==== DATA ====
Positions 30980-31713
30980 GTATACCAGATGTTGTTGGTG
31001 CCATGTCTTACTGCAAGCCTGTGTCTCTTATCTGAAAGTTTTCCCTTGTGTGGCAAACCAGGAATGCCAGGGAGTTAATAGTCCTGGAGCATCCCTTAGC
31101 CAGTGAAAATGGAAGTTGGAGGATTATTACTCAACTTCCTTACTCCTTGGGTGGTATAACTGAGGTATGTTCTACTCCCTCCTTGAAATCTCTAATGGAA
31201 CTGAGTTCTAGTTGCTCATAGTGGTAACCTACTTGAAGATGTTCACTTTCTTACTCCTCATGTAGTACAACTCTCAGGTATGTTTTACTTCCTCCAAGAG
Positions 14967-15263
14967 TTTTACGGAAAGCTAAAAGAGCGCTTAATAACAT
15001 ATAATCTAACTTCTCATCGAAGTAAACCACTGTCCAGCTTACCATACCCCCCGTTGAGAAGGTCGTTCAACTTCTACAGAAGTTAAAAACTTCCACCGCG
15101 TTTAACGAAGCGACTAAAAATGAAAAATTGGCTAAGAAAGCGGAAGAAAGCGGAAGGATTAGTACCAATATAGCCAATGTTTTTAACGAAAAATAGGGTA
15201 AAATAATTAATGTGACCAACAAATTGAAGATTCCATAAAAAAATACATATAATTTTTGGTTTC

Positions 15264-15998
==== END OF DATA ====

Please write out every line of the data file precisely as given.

Positions 30980-31713
30980 GTATACCAGATGTTGTTGGTG
31001 CCATGTCTTACTGCAAGCCTGTGTCTCTTATCTGAAAGTTTTCCCTTGTGTGGCAAACCAGGAATGCCAGGGAGTTAATAGTCCTGGAGCATCCCTTAGC
31101 CAGTGAAAATGGAAGTTGGAGGATTATTACTCAACTTCCTTACTCCTTGGGTGGTATAACTGAGGTATGTTCTACTCCCTCCTTGAAATCTCTAATGGAA
31201 CTGAGTTCTAGTTGCTCATAGTGGTAACCTACTTGAAGATGTTCACTTTCTTACTCCTCATGTAGTACAACTCTCAGGTATGTTTTACTTCCTCCAAGAG
Positions 14967-15263
14967 TTTTACGGAAAGCTAAAAGAGCGCTTAATAACAT
15001 ATAATCTAACTTCTCATCGAAGTAAACCACTGTCCAGCTTACCATACCCCCCGTTGAGAAGGTCGTTCAACTTCTACAGAAGTTAAAAACTTCCACCGCG
15101 TTTAACGAAGCGACTAAAAATGAAAAATTGGCTAAGAAAGCGGAAGAAAGCGGAAGGATTAGTACCAATATAGCCAATGTTTTTAACGAAAAATAGGGTA
15201 AAATAATTAATGTGACCAACAAATTGAAGATTCCATAAAAAAATACATATAATTTTTGGTTTC

Positions 15264-15998